Bjork's "Biophilia" Captures the Curious Wonders of Nature

Artwork for Biophilia. Image via Bjork's Facebook page
Bjork's latest album Biophilia is a celebration of nature's wondrous capacity to create, destroy, evolve, and adapt. At a time when the reality of life on planet earth is grim--the increasingly dramatic effects of climate change, food shortages in developing countries, destruction of wildlife habitats--Biophilia reminds us there is still much to appreciate about our planet, and sings about earth and its ecosystems with whimsy and wonder. The song 'Crystalline' is about crystals growing beneath the earth's surface, and invites the audience to "listen how they grow."

'Mutual Core' takes a more somber tone, as Bjork compares the movement of the planet's tectonic plates (an earthquake) to shifting one's sense of self in order to be compatible with a lover: "You gave it all/ tried to match continents to a seasonal shift"

On her website, The Icelandic artist describes Biophilia as "the love for nature in all her manifestations, from  the tiniest organism, to the greatest red giant floating in the farthest realm of the universe. With Biophilia comes a restless curiosity, an urge to investigate and discover the illusive places where we meet nature."
She goes on to describe the album as the unification of nature, music, and technology.

The sound of Biophilia is diverse, ranging from the delicate plucking of harp strings to up-tempo electronica with a thumping bassline.  The album's format also breaks new ground in music and technology with its own suite of apps compatible with the iPhone and iPad. New York Times video game critic Seth Seth Schiesel writes, "The real magic happens when you press "play." That doesn't tell the machine to play a song; it means it's time for you to play the song. Bjork and her team have created a small visual toolbox for each track. A few, like "Crystalline," play much like a simple video tilt and swivel the iPad to add colorful crystals to a glowing agglomeration as you zoom along neon tunnels."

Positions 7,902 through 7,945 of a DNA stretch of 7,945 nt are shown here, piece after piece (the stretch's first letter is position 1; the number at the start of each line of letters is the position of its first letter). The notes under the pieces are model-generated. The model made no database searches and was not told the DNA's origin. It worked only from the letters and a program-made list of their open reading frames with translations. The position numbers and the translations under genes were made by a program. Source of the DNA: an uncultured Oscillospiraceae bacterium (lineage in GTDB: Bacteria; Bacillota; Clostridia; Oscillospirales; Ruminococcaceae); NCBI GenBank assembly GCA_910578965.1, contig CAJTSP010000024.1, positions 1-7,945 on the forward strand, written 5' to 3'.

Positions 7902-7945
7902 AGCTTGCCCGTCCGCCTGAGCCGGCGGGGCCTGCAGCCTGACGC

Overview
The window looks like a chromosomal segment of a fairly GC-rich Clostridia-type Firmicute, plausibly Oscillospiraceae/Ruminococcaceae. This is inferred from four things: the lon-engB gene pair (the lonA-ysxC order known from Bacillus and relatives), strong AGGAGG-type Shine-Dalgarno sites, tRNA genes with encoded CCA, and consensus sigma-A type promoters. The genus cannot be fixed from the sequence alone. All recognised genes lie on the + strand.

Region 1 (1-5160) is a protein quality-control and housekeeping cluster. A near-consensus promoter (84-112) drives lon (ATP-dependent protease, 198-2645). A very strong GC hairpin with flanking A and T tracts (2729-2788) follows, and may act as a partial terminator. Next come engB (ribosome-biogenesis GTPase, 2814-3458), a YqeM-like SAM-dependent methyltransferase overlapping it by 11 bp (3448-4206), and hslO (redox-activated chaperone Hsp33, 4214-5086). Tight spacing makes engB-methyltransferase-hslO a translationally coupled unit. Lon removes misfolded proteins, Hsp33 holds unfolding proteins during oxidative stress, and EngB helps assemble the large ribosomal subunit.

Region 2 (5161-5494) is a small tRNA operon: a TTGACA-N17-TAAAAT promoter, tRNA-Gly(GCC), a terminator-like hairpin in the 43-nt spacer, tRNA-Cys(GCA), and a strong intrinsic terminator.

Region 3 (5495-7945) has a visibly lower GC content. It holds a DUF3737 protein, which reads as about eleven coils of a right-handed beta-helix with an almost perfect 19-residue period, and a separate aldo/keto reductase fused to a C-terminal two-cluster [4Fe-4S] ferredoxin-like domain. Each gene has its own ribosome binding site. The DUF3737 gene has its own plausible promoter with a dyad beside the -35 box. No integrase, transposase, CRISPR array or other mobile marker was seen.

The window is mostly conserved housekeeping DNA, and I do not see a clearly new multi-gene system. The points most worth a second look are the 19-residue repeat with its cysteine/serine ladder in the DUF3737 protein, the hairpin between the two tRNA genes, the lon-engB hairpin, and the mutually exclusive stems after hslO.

Here's a video showing how the Moon app can be used:

Biophilia is an artistic celebration of the natural world, and by bringing technology into the concept, Bjork  touches on something deeper: technological innovation can be used not only to deepen our appreciation for nature, but also to protect and preserve it. Biophilia points (however subtly) in the direction of a day when human progress will mean working with nature rather than fighting against it. An amazing next step would be linking the app suite to information (maybe from other science and environmental apps?) about earth's natural wonders to increase environmental awareness and knowledge.

Aside from being a treat to listen to, Biophilia is an album that builds curiosity, and it left me wanting to know more.